As readers of IWP&DC will know, there is a need to get hydropower companies into the discussions that shape policy and regulations. Together, says Kate Lazarus, Senior Operations Officer at the International Finance Corporation, we can play a role in driving change in this sector.
Hydropower projects in Lao PDR have soared in recent years. Investors are eager to tap this resource-rich country, with thousands of kilometres of rivers that have potential to generate hydroelectricity. The government has ignited 18 projects that are being built by independent power producers and Electricite du Lao, and has signed around 150 memorandums of understanding with small hydropower developers who are keen to provide hydroelectricity to a growing domestic market.
Yet many developers have experienced that policies and regulations supporting project implementation are regularly being revised in Lao PDR, leaving them wondering what their social and environmental obligations are. Without this and other essential information, entire project cycles are put at risk – starting with uncertainty in the concession agreement process to the sustainability and profitability of the project’s lifeline.
For hydropower development to work in a sustainable and profitable way, we need developers to be systematically involved from the get-go. Many developers in Lao PDR say they need clearer guidelines from the government and want to contribute to policy debate and drive change in the hydropower sector.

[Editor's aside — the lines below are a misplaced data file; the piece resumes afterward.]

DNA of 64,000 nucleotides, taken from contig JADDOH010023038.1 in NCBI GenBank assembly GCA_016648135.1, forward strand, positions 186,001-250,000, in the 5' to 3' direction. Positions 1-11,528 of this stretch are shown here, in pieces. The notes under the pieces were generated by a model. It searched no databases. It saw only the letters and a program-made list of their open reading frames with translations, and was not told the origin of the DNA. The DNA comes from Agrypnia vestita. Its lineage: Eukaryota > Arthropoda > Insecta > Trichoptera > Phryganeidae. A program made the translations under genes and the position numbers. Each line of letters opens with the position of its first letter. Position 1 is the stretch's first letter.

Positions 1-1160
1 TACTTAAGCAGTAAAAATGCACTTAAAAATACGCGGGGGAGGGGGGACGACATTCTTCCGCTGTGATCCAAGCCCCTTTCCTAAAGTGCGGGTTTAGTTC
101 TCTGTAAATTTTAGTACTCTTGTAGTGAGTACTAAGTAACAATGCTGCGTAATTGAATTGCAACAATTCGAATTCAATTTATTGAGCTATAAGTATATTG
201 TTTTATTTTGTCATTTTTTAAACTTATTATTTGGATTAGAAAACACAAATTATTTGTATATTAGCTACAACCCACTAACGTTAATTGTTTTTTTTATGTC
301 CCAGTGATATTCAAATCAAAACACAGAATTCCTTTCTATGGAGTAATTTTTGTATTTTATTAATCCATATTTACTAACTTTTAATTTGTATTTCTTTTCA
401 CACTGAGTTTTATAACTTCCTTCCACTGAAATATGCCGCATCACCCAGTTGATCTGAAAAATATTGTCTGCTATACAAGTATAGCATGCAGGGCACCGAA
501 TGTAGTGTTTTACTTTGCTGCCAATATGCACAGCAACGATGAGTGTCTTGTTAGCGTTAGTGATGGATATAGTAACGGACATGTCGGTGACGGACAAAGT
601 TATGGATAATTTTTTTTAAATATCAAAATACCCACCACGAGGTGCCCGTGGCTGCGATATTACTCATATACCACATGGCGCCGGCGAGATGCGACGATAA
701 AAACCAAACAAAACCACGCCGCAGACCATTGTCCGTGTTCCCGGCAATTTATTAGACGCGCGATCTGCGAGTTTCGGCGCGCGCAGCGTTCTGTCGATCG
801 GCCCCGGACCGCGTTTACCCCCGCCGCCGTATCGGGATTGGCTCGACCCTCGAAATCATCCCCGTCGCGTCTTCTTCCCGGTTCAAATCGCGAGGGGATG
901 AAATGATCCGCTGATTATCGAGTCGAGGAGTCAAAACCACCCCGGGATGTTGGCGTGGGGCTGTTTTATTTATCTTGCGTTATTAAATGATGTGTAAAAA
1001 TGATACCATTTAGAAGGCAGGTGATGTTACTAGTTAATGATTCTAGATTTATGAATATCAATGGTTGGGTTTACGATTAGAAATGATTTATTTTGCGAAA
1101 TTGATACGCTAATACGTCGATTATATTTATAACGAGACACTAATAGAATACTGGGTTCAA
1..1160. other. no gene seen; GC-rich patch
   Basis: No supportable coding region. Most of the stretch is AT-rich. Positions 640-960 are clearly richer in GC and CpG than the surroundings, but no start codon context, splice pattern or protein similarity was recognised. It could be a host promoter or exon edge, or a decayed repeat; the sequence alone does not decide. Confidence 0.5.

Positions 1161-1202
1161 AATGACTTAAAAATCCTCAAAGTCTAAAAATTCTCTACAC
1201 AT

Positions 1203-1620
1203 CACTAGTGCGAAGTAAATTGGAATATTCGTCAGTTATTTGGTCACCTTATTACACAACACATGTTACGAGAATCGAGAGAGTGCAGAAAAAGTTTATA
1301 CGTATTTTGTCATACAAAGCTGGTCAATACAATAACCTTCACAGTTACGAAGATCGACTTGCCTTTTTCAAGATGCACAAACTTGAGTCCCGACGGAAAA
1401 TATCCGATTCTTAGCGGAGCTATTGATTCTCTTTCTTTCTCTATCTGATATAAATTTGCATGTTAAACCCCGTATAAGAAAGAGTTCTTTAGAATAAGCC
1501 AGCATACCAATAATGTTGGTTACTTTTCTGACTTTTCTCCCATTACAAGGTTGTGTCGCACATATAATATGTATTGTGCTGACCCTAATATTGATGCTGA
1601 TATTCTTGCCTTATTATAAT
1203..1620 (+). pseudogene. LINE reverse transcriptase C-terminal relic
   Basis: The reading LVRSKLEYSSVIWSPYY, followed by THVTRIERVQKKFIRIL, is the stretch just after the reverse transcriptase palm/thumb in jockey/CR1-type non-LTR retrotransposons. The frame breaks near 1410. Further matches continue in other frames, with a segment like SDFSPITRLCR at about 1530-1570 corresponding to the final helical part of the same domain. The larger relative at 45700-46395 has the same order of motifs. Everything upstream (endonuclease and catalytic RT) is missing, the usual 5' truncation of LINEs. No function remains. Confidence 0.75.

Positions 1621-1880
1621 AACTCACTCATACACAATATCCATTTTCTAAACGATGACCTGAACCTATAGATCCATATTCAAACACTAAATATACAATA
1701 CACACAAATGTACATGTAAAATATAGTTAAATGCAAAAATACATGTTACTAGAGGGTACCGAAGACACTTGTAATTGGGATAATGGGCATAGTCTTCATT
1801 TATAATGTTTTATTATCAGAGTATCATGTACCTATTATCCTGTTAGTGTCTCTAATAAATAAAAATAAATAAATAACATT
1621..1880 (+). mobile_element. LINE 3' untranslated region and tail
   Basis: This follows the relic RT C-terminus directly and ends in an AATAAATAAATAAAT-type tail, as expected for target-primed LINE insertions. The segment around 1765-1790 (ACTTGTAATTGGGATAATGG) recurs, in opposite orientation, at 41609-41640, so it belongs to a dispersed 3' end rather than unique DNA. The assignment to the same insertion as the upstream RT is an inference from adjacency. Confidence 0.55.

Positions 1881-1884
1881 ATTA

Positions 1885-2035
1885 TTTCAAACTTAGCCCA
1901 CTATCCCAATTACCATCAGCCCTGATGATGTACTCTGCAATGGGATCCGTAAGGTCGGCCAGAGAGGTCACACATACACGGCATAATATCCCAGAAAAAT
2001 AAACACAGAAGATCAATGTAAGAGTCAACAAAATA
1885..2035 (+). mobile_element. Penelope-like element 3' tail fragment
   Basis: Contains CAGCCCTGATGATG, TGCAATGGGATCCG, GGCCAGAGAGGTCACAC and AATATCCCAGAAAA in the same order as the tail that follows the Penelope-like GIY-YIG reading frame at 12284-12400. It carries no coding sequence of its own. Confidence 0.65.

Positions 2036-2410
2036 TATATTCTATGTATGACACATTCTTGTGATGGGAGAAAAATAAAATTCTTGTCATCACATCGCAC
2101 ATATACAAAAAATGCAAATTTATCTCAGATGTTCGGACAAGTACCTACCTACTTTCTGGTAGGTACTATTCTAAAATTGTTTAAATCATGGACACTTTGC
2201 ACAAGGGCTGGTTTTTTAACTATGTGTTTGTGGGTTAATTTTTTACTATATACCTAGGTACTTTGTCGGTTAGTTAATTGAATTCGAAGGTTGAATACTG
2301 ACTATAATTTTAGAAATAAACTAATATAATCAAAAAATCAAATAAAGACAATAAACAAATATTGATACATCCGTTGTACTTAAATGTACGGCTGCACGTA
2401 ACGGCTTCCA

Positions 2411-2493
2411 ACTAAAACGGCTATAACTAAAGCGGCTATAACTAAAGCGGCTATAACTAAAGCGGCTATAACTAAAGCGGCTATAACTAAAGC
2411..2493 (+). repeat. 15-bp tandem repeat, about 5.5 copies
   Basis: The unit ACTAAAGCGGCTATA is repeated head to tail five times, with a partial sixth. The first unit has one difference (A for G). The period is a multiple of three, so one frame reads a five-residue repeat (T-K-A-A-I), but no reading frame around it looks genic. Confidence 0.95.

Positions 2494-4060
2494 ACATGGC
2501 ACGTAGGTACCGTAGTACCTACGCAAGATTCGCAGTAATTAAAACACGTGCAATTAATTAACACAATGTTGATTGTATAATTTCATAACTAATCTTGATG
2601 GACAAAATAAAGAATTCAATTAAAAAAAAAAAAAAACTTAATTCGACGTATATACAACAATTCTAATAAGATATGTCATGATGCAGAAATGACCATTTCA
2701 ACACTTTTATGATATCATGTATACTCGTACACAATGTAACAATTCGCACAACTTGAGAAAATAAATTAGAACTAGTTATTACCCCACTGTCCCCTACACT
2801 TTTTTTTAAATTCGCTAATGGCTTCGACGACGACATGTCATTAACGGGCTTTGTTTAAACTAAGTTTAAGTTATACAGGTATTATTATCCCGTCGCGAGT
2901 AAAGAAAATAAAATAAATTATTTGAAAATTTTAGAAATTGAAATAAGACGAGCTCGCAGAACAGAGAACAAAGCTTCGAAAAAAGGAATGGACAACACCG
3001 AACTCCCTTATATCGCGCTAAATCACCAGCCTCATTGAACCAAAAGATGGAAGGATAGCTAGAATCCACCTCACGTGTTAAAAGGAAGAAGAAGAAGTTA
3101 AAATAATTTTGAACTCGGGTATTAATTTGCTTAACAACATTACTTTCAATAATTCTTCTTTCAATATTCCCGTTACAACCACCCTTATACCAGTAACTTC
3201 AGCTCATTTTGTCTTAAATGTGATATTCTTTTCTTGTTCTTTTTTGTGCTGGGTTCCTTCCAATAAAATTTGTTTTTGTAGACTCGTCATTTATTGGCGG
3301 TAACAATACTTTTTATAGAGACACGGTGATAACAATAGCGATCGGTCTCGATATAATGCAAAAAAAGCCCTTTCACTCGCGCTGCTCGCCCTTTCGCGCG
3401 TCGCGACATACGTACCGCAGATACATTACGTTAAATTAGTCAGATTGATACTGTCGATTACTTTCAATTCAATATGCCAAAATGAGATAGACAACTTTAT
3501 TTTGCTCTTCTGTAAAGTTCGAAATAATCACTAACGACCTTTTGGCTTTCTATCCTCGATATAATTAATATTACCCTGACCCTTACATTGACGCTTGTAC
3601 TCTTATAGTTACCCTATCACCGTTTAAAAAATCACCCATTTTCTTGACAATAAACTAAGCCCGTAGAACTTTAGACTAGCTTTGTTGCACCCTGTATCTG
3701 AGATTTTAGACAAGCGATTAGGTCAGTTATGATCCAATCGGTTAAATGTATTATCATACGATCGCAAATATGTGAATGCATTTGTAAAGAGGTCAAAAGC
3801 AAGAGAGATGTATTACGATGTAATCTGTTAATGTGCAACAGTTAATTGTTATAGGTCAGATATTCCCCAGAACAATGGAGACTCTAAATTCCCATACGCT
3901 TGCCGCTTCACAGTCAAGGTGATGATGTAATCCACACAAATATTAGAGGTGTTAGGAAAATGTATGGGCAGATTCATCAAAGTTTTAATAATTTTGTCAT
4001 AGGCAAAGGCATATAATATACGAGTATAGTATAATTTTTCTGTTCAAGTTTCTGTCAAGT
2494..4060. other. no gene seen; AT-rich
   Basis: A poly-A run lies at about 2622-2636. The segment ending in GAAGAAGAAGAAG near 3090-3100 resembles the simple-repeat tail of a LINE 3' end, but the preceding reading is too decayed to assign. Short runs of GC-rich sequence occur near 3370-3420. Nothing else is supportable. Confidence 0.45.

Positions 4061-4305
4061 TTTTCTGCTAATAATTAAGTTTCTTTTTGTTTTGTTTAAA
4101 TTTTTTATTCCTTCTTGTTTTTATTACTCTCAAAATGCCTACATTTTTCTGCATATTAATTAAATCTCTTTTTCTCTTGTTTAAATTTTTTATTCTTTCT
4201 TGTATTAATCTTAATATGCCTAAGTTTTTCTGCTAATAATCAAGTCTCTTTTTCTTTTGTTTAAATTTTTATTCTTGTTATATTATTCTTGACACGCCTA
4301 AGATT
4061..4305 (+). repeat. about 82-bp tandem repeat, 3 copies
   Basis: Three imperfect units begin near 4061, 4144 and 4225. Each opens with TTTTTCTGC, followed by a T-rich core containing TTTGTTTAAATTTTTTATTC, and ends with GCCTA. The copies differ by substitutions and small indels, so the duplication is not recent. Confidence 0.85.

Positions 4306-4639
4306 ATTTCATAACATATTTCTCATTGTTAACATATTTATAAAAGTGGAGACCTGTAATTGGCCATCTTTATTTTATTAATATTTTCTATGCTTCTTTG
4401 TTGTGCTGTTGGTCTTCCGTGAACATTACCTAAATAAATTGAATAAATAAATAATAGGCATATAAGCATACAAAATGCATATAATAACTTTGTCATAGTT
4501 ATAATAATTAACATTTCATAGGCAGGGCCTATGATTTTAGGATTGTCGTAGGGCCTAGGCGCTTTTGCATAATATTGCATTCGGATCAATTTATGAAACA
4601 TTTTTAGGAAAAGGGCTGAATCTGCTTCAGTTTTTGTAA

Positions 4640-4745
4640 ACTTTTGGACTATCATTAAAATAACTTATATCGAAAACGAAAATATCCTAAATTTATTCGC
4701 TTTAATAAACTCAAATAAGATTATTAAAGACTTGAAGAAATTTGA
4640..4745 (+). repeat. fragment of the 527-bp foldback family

Investing in Lao PDR
Since 1989, IFC, a member of the World Bank Group, has invested in Lao PDR’s private sector supporting growth and innovation. Over the past 15 years, we have helped improve policies and regulations to make doing business easier. In 2012, we expanded our advisory work to help Lao PDR create a more sustainable hydropower sector, with the support of the Australian and Japanese governments. We have been promoting environmental and social standards among hydropower companies across the Mekong to improve their business performance and project sustainability. We also support governments with developing policies and legislations, such as the Policy on Sustainable Hydropower Development and revisions to the Water Resources Law.
To help the private sector develop a bigger voice in driving policy change, IFC and developers investing in Lao PDR established the Hydropower Developers’ Working Group last year. Our common goal is ambitious: Improve Lao PDR’s hydropower sector. The group was the first platform for developers to become better informed and contribute their expertise to the development of policies and regulations that impact their work. Today, the working group boasts more than 100 members and is expected to establish a branch in Myanmar this year.
With its rich natural resources, Myanmar’s potential for hydropower is the highest in Southeast Asia, topping 100,000MW, but at the moment, only 29% of the country’s population has access to electricity. If realised, the hydropower produced will benefit 6M people, helping Myanmar fulfil its domestic electricity needs.
As Myanmar moves forward with its hydropower development plans, it is high time for developers to jump into the debate and help shape policy by offering their expertise and lessons learned from elsewhere to ensure the sustainable development of the sector. As our experience with Lao PDR has demonstrated, establishing a Hydropower Developers’ Working Group is one way for developers to stay informed and offer insight to policymakers and their peers.
We are only beginning our work in Myanmar. In January, the World Bank Group and the International Hydropower Association held a workshop on sustainable hydropower and regional cooperation in Nay Pyi Taw, the country’s capital, and attracted more than 160 participants. It proves that the level of interest is high among stakeholders; hence, we are planning to lead the establishment of the next Hydropower Developers’ Working Group to ensure the sustainable development of Myanmar’s hydropower sector. Stay tuned.
Source: Water Power Magazine